• Use appropriate language.  This applies to all healthcare portals too.  Providers and insurance companies tend to speak in their language or medical terms too often.  Lay people may not understand that when they want to see an eye doctor that they have to look up Ophthalmology, which is even spelled funny.
  • Anticipate obstacles for patients.  As mentioned before you will have all different types of users, some who may be very familiar with your portal and others who are not.  Find out what are the barriers that people encounter and come up with a plan to fix them.

Finally, I presented “Healthcare Portals: 5 Core Needs for a Great Experience” at two IBM conferences in 2014.  You can see the slides referenced here in a blog post by Michael Porter.

Lessons from 2014: How to get more clicks on Facebook.

Merry Christmas!  As I have some time off at the end of the year, I’m looking back at information I have gathered in my reading list that I find interesting.  I came across the article We tested all the best advice to get more clicks on Facebook. Here’s what worked by Kevan Lee at Buffer’s Social blog.  As I re-read the article I had a funny feeling that I’d commented before on posts by Kevan Lee.  Sure enough, I found two other blogs posts from this year that contained information from Kevan.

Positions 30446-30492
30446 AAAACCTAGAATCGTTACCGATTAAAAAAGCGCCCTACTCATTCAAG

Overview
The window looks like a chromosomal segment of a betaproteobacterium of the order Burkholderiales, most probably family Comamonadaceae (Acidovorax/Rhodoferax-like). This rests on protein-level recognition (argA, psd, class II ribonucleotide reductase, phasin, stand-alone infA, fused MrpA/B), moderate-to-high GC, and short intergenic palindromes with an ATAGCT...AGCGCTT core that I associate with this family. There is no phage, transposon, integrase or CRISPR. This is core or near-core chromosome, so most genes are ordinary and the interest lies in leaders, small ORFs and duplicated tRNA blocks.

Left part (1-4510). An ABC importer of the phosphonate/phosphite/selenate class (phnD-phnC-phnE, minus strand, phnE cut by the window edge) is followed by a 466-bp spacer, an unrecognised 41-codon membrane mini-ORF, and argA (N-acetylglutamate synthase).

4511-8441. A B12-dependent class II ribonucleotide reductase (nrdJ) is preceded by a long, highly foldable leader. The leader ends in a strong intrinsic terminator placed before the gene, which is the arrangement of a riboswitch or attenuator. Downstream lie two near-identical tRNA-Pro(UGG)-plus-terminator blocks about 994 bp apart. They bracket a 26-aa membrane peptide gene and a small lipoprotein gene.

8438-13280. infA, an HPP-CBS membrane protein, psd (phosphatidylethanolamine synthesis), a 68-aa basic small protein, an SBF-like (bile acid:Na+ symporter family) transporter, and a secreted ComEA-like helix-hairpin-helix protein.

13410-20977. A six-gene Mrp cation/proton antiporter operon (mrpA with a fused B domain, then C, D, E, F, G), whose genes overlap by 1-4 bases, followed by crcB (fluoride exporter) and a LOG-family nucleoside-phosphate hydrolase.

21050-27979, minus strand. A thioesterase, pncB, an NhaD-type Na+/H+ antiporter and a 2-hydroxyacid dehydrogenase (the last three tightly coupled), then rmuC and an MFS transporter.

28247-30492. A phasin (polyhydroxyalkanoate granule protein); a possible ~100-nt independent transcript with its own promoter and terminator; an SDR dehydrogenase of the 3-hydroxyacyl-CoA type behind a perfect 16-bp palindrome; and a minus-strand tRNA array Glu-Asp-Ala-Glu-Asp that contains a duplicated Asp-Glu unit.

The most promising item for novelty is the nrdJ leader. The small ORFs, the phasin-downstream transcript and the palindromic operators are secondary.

What is intriguing to me about this article is that Buffer used a very methodical approach to testing each of their theories.  Too often I see companies just try things without really following a good scientific methodology.

First Buffer started with a baseline of how their Facebook page performed.  This is critical because you can’t measure what works without having a baseline.

Here are the seven techniques Kevan used to see which were the best at getting users to click on a Facebook post:

  1. Post to Facebook at non-peak times
  2. Post more frequently to Facebook – six times per day
  3. Post less frequently to Facebook – once per day
  4. Ask questions in the updates
  5. Change the style of the update
  6. Post only link updates
  7. Post different types of images with the links